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Chainline and Overlocknut Distance on Bicycles with Internal-Gear Hubs
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by Sheldon "What's My Line" Brown
and John "Gimme Some Space" Allen
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Read this article in connection with the lead article on chainline. That article covers chainline measurement, and adjustment of the chainline at the crankset. This article covers the adjustment of chainline of an internal-gear hub.

This article also lists the overlocknut distance -- an important consideration: different hubs fit different frames.

The word "chainline" refers to how straight the chain runs between the front and rear sprockets. Ideally, both sprockets should be in the same plane, so that there is no sideward motion or stress to the chain. This constitutes "perfect chainline".

Chainline Standards:

Application Dimension Notes
Track/Coaster Brake
Traditional One-Speed
Older internal gear hubs
40.5-42 mm Older bikes with 110 spacing would be on the smaller end of this range
Newer bikes with 120 mm spacing normally use 42 mm. Many newer internal-gear hubs have spacing of 125 to 135 mm, and a large chainline. Internal-gear hubs with rotary shifting (cable pulley inside the right dropou but outboard of the sprocket) generally have a wide spacing and a narrower chainline.
Singlespeed MTB 52 mm Wider chainline need for chainstay clearance on MTBs.

This is close to the chainline of the outer ring of a typical MTB triple.

This chainline is generally used with an overlocknut distance of 130 or 135 mm, so the bicycle frame will clear the chain.

Rohloff Speedhub 54 mm
(58 mm w/13 tooth)
Singlespeed MTB
47.5 mm White Industries ENO hubs use this chainline, which lines up with the middle position of a typical MTB triple.
It's also fairly close to the outer position of a typical "road" double.

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Older internal-gear hubs generally have an overlocknut distance of 114 through 120 mm and a chainline around 43 mm -- but newer internal-gear hubs vary widely. Most, though not all, have a larger overlocknut distance. Respacing the frame (possible only with steel frames) and adjusting the front chainline are often necessary when upgrading from an older hub. The rear chainline and overlocknut distance may often be increased by adding spacers, or sometimes decreased by using a thinner spacer or locknut.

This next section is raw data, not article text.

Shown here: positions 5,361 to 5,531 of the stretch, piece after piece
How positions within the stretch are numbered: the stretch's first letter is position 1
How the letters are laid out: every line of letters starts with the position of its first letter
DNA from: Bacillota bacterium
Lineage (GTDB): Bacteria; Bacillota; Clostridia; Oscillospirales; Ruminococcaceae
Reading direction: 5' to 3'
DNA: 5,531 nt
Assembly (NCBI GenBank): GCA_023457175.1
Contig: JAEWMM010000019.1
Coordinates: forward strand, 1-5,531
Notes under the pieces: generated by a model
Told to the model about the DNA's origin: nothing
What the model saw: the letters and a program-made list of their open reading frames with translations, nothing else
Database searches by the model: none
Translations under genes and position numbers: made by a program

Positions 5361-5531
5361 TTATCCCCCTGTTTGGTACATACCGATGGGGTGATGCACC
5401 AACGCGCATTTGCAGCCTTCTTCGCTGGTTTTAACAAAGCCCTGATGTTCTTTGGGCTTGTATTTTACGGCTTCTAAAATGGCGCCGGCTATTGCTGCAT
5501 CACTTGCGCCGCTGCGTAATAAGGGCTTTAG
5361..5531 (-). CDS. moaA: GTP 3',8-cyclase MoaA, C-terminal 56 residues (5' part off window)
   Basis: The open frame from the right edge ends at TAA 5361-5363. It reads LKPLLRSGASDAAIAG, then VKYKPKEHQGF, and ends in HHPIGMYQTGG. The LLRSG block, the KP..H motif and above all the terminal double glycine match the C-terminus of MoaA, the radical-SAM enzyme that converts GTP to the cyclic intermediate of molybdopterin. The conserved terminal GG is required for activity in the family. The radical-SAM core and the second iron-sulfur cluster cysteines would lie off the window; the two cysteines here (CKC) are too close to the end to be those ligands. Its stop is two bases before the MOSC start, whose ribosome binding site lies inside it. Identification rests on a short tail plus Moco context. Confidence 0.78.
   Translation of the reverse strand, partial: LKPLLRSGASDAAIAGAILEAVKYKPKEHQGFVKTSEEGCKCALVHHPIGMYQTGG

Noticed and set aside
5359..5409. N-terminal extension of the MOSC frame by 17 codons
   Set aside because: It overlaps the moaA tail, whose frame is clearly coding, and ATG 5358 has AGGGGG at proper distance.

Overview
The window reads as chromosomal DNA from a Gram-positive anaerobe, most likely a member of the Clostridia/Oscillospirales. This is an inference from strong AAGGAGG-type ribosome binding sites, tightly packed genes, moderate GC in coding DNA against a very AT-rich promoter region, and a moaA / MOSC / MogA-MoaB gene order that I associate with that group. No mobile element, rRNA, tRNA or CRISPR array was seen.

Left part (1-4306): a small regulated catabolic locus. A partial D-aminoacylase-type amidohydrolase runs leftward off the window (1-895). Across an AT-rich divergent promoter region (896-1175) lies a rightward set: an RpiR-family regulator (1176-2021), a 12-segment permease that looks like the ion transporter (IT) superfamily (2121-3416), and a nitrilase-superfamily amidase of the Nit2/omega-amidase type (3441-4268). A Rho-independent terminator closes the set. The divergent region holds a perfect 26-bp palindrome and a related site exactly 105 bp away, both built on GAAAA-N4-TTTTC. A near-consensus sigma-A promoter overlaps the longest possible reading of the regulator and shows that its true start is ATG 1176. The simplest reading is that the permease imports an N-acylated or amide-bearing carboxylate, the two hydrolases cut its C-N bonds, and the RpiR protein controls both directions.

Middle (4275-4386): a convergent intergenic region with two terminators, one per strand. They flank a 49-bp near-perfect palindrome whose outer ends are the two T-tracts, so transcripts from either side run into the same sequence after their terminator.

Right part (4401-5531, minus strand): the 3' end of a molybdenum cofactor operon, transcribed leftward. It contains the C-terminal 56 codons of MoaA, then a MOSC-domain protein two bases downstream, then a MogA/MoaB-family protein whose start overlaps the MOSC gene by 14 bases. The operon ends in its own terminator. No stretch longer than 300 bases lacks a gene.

The table below provides information on most current and recently-discontinued internal-gear hubs. Please feel free to send in information on hubs which are not yet covered.

Shimano information on chainline is spotty. Data in the table is mostly from measurements. SRAM's data is scattered around in product manuals, and easier to access on this page. The table provides information on discontinued Sturmey-Archer hubs from the 1980-2000 period. Sturmey-Archer provides convenient online access to chainline info on current hubs, so this is only linked in the table.

In the table, chainline of hubs sold with only one overlocknut distance is given directly. Chainline of hubs available with different spacings on the left is described differently, as 1/2 OLD minus the distance from the sprocket's centerline to the right locknut face. For example, if the OLD is 130 mm, and the sprocket teeth are 20 mm to the left of the right locknut face, the chainline is 65 mm minus 20 mm, or 45 mm. The same hub with a additional 5 mm spacer at the left, to achieve an OLD of 135 mm, would have a chainline of 67.5 mm minus 20 mm, or 47.5 mm. Often, OLD must be larger with an external brake such as a Shimano Rollerbrake. Some hubs are available with different axle lengths. Three different numbers are given, when applicable, for a sprocket dished inward a flat sprocket and a sprocket dished outward.

Most internal-gear hubs use standard sprockets with a 1.370 inch hole and 3 lugs, held to the driver by a circlip. These sprockets may be either dished or flat. Dished sprockets from SRAM and Shimano are offset by 3 mm. Dimensions given in the table below reflect that dimension. Sturmey-Archer sprockets are offset by 1/16 inch (about 1.5 mm), and so they allow a somewhat narrower adjustment range. With some hubs, there is a minimum sprocket size due to interference problems, or sprockets may only be used dished one way or the other. There is more about sprockets on the main page about internal-gear hubs.

The drawing below is of a SRAM S7 coaster-brake hub. The OLD dimension is 130mm. The dimensions C, D and E are for the chainline with an inward-dished, flat and outward-dished sprocket. The letters C, D and E are used in the table to indicate these three variations.

SRAM S7 cross section

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Chainline of Internal-Gear Hubs
FW=Freewheel C=Coaster D=Drum R=Roller
Model/Type Add spacers left? OLD


(meaning of C, D, E)
Brake? Sprocket Drillings
Nuvinci 170/171 Yes 135 No 51 +/- 0.5 FW, Disk, Roller Thread-on freewheel 32, 36
Nuvinci 360 Yes 135 No 49 +/- 0.5 FW, Disk, Roller Shimano-compatible 9-spline 32, 36
Rohloff Speedhub No 135 No

54 mm
57.5 mm (13T)

FW, Disk
Threaded, non-standard
M 34 x 6 P6
36 (other?)
Shimano Nexus 3-speed w/bellcrank Yes 127-135 (different models), see chart Yes 1/2 OLD
- 12 (E);
- 15 (D);
-18 (C)
FW, Coaster, Roller Standard 36 (other?)
Shimano Nexus 4-speed (FW, Roller) Yes 133 (can be less w/o Roller-brake) Yes 1/2 OLD
- 29 (E);
- 26 (D);
-23 (C)
FW, Roller Standard 36 (other?)
Shimano Nexus 4-speed (C) Yes 120 Yes 42.0 (E);
39.0 (D);
36.0 (C)
Coaster Standard 36 (other?)
Shimano Nexus 7-speed (FW, Roller, Disk) Yes 130 (less w/o brake) Yes 1/2 OLD
- 18 (E);
- 21 (D);
-24 (C)
FW, Roller, Disk Standard 36 (other?)
Shimano Nexus 7-speed (C) Yes 127 Yes 1/2 OLD
- 18 (E);
- 21 (D);
-24 (C)
Coaster Standard 36 (other?)